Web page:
The launch of the NHS’s COVID-19 contact tracing app (“App”) is just around the corner, with a trial of the App currently underway on the Isle of Wight. The App is intended to take an important role in the contact tracing and testing approach proposed by the UK government, aimed at reducing transmission of the virus by notifying people who have come into contact with those who may be infected. A number of privacy concerns have been (and continue to be) raised about the App and the way it collects and uses personal data – are these justifiable concerns, or should privacy come second best as we attempt to ease the lockdown rules?
A centralised approach
Much of the criticism of the App has been directed at its design choice. The centralised design of the App means data, such as data identifying other devices that your phone has come into close proximity with, will be stored on a central database. In contrast, a number of other countries have opted for a de-centralised design, where the relevant data is stored locally on users’ phones and then exchanged between users’ phones where alerts are made.
The de-centralised approach is also favoured by Apple and Google, although the European Data Protection Board’s (“EDPB”) recent guidelines consider both approaches to be viable “provided adequate security measures are in place”.
The justification given by the National Cyber Security Centre (which has been supporting the development of the App) for using a centralised model is that it gives the public health authority data to help it understand how the disease appears to be spreading.
Concerns from Isle of Wight trial DPIA
The data protection impact assessment (DPIA) carried out by NHSX in relation to the NHS COVID-19 App on the Isle of Wight is currently being reviewed by the ICO, and it appears at first glance that are a number of potential privacy issues with the App that would benefit from greater clarity, including:
- Pseudonymous data: the word “anonymous” has been used by the government in relation to the data in public statements, and indeed within the DPIA itself. However, the DPIA confirms that the data is in fact pseudonymised personal data instead, which means that individuals could, at least in theory, be re-identified from the data if the correct identifier is used.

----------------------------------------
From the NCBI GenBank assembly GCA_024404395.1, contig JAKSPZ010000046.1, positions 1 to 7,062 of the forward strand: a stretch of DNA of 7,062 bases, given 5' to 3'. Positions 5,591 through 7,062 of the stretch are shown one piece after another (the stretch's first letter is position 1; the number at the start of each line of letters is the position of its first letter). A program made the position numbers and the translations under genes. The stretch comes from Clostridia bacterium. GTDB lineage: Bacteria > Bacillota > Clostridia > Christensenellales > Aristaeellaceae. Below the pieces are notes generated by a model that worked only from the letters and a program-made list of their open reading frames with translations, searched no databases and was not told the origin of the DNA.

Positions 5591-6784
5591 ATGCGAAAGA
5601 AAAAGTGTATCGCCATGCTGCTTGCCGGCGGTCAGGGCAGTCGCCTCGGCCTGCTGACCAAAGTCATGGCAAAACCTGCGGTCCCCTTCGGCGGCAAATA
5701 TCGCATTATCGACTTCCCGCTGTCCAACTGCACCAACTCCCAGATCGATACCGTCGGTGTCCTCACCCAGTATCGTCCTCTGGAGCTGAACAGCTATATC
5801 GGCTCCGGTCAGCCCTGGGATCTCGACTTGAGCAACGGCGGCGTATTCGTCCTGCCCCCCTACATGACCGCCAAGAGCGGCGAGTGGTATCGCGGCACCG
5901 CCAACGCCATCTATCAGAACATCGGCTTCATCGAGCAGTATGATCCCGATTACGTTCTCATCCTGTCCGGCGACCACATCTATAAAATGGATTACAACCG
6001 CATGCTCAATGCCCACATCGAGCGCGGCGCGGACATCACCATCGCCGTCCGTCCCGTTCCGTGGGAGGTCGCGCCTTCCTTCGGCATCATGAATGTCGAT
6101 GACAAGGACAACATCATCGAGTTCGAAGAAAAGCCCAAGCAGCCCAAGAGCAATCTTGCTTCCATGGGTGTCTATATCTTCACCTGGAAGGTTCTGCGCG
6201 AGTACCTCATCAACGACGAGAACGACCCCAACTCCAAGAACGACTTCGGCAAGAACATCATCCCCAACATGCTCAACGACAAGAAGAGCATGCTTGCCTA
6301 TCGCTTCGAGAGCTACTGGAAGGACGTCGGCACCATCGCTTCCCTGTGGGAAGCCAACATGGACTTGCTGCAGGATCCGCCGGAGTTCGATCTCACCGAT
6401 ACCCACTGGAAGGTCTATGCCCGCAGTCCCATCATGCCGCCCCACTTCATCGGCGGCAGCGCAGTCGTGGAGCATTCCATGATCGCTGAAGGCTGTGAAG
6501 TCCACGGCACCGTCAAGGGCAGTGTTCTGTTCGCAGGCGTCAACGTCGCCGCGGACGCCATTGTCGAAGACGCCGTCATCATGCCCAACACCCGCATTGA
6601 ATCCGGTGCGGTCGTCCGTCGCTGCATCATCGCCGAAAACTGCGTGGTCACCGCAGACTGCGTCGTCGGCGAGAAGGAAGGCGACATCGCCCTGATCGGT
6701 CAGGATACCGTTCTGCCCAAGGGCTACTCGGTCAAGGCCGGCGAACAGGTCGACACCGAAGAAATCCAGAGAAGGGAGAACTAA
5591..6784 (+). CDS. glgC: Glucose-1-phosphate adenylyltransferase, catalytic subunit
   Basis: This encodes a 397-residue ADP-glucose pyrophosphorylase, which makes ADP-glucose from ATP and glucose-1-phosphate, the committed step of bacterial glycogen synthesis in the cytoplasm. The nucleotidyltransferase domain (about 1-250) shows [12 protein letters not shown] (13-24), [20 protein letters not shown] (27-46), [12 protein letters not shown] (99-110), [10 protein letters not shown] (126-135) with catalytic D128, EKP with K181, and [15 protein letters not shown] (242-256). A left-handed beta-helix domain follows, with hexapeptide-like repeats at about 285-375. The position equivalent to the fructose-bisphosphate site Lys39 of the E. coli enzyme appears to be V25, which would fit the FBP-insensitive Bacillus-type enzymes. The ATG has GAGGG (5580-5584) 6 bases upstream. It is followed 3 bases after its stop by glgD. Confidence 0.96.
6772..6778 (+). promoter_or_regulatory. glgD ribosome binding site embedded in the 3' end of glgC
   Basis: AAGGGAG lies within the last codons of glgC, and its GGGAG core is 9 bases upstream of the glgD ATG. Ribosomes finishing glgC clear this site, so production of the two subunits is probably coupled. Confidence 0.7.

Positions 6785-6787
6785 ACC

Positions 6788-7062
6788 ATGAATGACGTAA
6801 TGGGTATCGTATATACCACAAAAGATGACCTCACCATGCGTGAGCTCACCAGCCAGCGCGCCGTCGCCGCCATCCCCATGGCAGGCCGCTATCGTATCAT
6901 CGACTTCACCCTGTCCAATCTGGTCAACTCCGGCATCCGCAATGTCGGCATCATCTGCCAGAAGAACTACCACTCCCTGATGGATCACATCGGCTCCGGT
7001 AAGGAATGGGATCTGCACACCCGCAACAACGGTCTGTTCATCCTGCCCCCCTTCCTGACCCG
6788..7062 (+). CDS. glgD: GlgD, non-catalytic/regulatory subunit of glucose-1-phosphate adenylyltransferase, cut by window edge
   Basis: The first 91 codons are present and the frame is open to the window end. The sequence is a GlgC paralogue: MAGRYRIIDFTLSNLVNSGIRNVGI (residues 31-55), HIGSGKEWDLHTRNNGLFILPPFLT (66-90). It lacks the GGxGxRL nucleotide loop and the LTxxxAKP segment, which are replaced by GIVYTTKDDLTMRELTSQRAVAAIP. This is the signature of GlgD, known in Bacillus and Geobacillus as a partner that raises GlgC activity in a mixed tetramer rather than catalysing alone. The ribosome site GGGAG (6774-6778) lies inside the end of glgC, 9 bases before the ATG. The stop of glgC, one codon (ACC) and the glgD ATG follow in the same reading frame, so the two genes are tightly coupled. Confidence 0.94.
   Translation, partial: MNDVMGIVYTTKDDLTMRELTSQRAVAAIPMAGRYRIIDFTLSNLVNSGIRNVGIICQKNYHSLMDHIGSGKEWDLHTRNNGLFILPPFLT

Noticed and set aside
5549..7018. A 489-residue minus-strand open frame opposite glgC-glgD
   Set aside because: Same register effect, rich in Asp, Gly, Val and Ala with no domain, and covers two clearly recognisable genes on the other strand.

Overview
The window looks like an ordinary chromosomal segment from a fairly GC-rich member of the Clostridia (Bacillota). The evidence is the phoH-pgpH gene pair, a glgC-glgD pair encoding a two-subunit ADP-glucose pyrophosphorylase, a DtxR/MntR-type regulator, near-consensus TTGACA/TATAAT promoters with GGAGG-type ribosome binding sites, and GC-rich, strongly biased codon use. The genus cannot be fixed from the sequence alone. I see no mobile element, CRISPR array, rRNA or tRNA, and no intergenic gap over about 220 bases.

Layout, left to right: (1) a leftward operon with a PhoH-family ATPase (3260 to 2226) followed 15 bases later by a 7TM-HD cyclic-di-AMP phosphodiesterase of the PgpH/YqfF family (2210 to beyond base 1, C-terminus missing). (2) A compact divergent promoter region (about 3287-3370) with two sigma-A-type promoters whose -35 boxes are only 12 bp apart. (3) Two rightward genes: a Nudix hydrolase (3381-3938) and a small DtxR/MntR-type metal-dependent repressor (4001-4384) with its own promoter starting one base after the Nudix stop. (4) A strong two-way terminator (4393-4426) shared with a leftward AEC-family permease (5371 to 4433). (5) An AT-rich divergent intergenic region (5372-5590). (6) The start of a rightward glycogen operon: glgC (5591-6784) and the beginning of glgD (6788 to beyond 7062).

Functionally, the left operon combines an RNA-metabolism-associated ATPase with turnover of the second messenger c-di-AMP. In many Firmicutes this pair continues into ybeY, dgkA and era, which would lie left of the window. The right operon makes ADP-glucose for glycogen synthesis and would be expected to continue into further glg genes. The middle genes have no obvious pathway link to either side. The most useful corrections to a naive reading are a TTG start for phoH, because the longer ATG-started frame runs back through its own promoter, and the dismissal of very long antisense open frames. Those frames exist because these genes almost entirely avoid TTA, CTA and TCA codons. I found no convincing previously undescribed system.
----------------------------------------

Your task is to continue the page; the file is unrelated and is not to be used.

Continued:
- Systematic monitoring: the DPIA claims there is no systematic monitoring of publicly accessible areas carried out by the App on a large scale, but it is difficult to see how this is the case given that each downloaded instance of the App effectively monitors every other instance of the App in the vicinity.
- Data subjects’ rights (e.g. subject access requests and right to erasure): the DPIA states that the App will “have a process enabling users to exercise data subject rights” but the DPIA later questions the technical practicality of its proposed method for subject access requests. Additionally, once data is held on government servers it appears that individuals cannot request that it be deleted. The DPIA refers to relying on Article 11 of the GDPR in order to avoid having to comply with data subjects’ rights, although it is not entirely clear that this would apply.
- Risks redacted: the identified risks of the processing have been redacted in the DPIA. Whilst some level of detail on the risks may understandably be held back for security reasons, general identification of certain risks is likely to be seen as a necessary part of understanding the implications of the App. In particular, there have been concerns about re-identification of personal data and exploitation of the data, including by hackers, and we would expect users of the App to need to be made aware of this if these risks remain.
- Data retention: the exact retention period for data has not been set nor has criteria been given for setting this.
- Third parties’ use of data: the DPIA states “there may be requests to process data from the App for research purposes, which may be linked with identifiable data”. This may leave the door open for sharing data with third parties for research purposes.
From a data protection perspective at least, it is fair to say that any contact tracing application is likely to need to address privacy concerns, although doing so in a manner which cedes to wider public health benefits (and encourages the majority of the population to download and use the App) may be a challenge. The centralised design of the App potentially creates issues in and of itself, and these are borne out in the detail of the DPIA. Clearly there ought to be benefits to enabling centralised data analysis, but if privacy laws are to be observed (which the Information Commissioner has said they should) then, amongst other privacy requirements, we would expect that users of the App are made aware of the risks of using the App and the impact this may have on their rights. How this looks in practice remains to be seen, and perhaps publication of key risks in the next UK-wide DPIA for the App will assist.